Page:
I have spent the entire months of June and July, except for the 16 days I was in the UK, training in Key West, Florida with Lifeguard Course near me. In June I was not hydrating enough while swimming and after 8 good days I was out for 72 hours from heat stroke. It influenced that it was noon, with temperatures around 31 or 32 ͦ C and the water almost like that of a pool, just one degree below. But the most likely cause is the mixture of heat and poor hydration. Once I learned the lesson, I got back into the routine, increasing the intensity of the training without stopping, and drinking between 8 and 10 liters of water a day, milk, amino acid supplements and MyH2Pro moisturizers, as well as increasing my protein intake above 145g at day (chicken, supplements, oatmeal, milk, nuts).
However, to say that at the end of June I was frustrated would be an understatement. After spending three weeks here preparing, fighting the heat, to take part in the FKCC Round Island, an event around the island, I had already been in the water for 5 hours when the US Coast Guard stopped the race. A severe electrical storm had broken out and the sea was rough enough to capsize a kayaker. I felt very bad thinking about Lori Bosco, whom I admire as a coach and as a person, and that she had undoubtedly put a lot of effort into this test only to be defeated by the elements in the end. With the pace changed, and lightning still lighting up the sky, I saw no choice the next day but to fly straight home to the SSTB campus in Cheltenham, Gloucestershire, UK. The week with the kids was phenomenal!
Predictably, the temperature in Key West during those weeks, from the end of June to July 4, had risen to already stand at 32 ͦ C on average, with the water between 31 and 32 ͦ C. The humidity ranged from 75 to 90% and the threat of storms was constant. The conditions are harsh, but the sun gives my training exactly what I’m going to need for the Atlantic event, with the unwanted addition of irritation, dryness and burns on the skin, not pleasant when swimming in salt water and which I try combat with moisturizer, creams and mouthwashes.
oceans teem with countless
In addition, of course, you have to count on the marine fauna. Let’s not forget that our beautiful oceans teem with countless living beings. In just one week I had four shark encounters off Smathers Beach and also towards the Sigsbee side of Key West. I’m not quite sure who freaked out more, but I kept swimming until the fins and whatever was underneath moved away and left me to my routine – thanks a lot guys. Thank you very much, Poseidon. On Friday, however, I was in more of a rush, and it wasn’t long before I was out of the water. I spotted at least two sharks lurking to port and starboard in the murky waters of the reef, with the wind kicking up five-foot waves.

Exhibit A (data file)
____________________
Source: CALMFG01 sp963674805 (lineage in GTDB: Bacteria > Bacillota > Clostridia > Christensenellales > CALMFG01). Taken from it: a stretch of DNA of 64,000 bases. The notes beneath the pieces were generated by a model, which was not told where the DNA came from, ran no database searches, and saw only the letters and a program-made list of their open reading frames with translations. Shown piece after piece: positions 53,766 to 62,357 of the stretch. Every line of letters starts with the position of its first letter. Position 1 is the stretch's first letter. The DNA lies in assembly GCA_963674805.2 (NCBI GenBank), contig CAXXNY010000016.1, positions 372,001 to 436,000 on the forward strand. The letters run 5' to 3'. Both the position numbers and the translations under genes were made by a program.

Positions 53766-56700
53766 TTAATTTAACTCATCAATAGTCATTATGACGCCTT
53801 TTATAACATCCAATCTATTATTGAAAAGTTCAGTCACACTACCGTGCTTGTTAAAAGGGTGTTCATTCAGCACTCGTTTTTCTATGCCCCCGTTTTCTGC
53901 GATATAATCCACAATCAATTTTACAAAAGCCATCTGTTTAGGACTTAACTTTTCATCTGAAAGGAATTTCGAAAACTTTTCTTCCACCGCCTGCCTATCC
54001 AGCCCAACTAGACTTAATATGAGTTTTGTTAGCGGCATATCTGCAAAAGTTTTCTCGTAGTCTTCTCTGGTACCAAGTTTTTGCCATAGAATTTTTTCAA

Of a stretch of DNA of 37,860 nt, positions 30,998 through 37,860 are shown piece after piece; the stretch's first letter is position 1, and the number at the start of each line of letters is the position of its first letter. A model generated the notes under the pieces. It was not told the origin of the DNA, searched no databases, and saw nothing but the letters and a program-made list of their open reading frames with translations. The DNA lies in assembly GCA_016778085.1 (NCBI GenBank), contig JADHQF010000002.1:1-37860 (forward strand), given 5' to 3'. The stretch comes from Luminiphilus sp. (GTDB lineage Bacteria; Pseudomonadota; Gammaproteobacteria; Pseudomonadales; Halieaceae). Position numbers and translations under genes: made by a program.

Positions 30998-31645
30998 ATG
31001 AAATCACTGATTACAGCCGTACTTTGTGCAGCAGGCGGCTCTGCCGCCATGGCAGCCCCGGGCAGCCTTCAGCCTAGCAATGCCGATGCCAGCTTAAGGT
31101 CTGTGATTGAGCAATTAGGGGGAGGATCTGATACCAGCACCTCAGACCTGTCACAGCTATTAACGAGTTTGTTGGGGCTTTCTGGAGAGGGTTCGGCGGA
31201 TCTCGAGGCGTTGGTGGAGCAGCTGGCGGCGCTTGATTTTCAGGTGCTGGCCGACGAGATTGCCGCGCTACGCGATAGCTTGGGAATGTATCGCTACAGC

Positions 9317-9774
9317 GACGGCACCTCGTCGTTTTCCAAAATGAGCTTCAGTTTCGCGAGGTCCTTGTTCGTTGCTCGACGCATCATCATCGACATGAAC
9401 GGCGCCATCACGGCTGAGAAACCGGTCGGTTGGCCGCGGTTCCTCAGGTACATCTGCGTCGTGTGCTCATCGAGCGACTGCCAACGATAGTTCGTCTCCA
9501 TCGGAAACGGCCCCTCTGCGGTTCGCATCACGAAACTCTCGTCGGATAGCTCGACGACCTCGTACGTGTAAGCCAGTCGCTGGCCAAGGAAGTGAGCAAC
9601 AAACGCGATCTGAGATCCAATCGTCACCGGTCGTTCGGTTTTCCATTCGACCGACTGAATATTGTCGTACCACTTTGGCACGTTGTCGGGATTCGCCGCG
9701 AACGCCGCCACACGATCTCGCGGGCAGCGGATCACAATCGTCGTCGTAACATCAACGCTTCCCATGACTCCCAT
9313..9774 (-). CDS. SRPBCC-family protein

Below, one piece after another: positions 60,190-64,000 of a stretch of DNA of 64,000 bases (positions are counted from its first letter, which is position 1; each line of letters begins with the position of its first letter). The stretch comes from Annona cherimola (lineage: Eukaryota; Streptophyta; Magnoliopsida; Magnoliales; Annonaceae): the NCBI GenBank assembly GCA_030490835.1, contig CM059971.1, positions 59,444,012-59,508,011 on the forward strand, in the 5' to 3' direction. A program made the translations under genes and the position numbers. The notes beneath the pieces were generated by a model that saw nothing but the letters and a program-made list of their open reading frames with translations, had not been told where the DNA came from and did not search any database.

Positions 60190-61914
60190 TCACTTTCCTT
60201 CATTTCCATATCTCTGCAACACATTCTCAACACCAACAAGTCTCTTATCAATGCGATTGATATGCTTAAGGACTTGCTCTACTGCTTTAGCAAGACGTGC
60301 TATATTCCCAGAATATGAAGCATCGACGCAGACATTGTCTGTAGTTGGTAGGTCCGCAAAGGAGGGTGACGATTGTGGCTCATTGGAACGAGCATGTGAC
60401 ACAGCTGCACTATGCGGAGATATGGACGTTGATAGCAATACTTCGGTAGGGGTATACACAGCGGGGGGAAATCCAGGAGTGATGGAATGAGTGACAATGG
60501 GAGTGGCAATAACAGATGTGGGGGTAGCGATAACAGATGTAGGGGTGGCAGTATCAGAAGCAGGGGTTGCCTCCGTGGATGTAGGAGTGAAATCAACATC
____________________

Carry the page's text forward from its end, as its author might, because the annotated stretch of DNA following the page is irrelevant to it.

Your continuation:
A beautiful experience
In the end I decided to continue but I will confess that I have great respect for our friends, the same for the fact that they are free, strong and beautiful, as if by the fear they put into the body. That said, here I am just your guest, and you have to have all the consideration in the world with the sea and its inhabitants. A beautiful experience, although not very reassuring at 800 meters from the shore, in deep water, with poor visibility and the other swimmers at distances that can reach a kilometer.
Jellyfish have stung me mercilessly. Moon jellyfish, sea lice, jellyfish. There is everything, but I have to move on: the Atlantic will be even worse. Despite the changing conditions, I continue with my double sessions and continuous sessions between 14 and 20 km. Training is going smoothly, but there are other things to think about. Organizing the expedition is complicated, as is getting sponsors, and even more so when I have to train and do public relations at the same time.
many ups and downs.
It is turning into a period with many ups and downs. Sometimes because of the physical challenge, battling mental exhaustion and resisting rejection by sponsors, now that there seems to be so much support for epic swimming adventures in both America and Britain. Others, because I miss my daughter, who has stayed in England, or because I have to deal with changes in my life or past mistakes – swimming leaves too much time to think, and that’s where the sports science team and sports psychologist Richard Collins come into play. All of this, as he tells me, has to fuel my mental toughness, make me stronger for the Atlantic adventure that awaits me, and serve as confirmation of what I’ve always known: that success is within my reach and that I will make it to the Olympics in Brazil.